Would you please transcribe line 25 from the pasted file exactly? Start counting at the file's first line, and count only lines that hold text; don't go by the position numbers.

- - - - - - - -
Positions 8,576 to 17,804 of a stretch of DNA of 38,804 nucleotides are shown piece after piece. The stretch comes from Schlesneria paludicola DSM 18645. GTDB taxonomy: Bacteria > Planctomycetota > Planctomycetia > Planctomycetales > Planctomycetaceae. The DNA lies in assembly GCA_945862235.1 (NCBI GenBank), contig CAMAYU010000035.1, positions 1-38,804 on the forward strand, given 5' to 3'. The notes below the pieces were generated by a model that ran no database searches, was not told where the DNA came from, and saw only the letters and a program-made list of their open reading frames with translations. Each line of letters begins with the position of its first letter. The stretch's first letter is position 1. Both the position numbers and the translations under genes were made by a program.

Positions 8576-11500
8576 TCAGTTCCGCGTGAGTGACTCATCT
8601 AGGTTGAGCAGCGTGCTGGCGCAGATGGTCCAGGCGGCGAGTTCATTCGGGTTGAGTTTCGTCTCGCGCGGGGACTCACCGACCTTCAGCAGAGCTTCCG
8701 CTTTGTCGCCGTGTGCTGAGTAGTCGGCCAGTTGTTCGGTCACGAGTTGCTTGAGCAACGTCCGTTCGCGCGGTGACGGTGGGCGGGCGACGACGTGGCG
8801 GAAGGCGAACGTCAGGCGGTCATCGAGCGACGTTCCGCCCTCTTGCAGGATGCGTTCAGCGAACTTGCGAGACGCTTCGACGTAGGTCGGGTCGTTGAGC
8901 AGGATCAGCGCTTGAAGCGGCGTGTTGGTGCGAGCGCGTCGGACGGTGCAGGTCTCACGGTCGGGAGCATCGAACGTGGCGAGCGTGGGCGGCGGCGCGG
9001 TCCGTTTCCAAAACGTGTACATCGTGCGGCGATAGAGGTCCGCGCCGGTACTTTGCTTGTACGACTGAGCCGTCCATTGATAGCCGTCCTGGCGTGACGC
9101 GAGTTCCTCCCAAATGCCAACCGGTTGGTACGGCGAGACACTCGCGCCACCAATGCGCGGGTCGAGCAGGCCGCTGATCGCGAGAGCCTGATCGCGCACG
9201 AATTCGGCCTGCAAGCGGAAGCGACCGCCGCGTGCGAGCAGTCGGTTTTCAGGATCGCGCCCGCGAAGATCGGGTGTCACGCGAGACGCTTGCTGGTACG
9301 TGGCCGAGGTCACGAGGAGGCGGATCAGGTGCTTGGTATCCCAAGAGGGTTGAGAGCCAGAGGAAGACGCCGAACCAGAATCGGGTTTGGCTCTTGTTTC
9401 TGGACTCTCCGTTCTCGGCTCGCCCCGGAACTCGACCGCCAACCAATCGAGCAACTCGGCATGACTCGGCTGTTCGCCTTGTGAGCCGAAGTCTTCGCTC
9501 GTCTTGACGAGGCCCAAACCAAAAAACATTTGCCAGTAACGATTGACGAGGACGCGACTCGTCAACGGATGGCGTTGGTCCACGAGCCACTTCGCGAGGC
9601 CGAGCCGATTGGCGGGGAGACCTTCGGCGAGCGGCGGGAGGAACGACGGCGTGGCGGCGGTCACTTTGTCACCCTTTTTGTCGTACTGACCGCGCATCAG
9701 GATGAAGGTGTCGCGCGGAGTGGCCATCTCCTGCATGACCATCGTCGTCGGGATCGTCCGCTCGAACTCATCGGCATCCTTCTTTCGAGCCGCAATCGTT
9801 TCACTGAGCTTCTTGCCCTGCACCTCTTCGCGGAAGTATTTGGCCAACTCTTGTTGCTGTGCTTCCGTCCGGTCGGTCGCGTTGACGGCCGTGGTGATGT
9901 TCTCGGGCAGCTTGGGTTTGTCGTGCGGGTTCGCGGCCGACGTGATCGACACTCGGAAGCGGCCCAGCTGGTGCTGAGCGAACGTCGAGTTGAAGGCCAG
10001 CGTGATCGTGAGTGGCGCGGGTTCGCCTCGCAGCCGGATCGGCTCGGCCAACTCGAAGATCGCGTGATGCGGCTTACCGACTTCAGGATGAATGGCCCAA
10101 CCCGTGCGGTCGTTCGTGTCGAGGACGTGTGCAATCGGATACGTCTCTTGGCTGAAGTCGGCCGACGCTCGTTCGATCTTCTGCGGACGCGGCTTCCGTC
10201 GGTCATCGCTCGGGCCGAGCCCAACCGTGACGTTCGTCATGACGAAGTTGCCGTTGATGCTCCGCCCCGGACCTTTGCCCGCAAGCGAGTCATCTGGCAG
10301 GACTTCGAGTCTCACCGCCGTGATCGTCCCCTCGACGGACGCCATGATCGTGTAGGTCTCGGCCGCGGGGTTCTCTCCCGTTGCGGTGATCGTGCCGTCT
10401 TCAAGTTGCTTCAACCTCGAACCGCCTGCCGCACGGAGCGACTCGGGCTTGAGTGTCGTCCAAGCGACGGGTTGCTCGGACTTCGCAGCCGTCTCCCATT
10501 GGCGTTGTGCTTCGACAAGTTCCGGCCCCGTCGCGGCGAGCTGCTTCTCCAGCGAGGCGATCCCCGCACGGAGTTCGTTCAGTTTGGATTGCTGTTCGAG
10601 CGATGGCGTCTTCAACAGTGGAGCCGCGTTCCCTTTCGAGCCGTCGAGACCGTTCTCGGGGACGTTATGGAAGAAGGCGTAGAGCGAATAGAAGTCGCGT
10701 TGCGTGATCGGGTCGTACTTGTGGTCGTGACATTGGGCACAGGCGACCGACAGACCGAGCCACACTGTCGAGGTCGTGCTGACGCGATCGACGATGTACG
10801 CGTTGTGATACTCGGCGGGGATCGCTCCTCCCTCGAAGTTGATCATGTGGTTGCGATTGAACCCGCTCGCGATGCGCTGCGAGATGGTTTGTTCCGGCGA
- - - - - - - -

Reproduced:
10701 TGCGTGATCGGGTCGTACTTGTGGTCGTGACATTGGGCACAGGCGACCGACAGACCGAGCCACACTGTCGAGGTCGTGCTGACGCGATCGACGATGTACG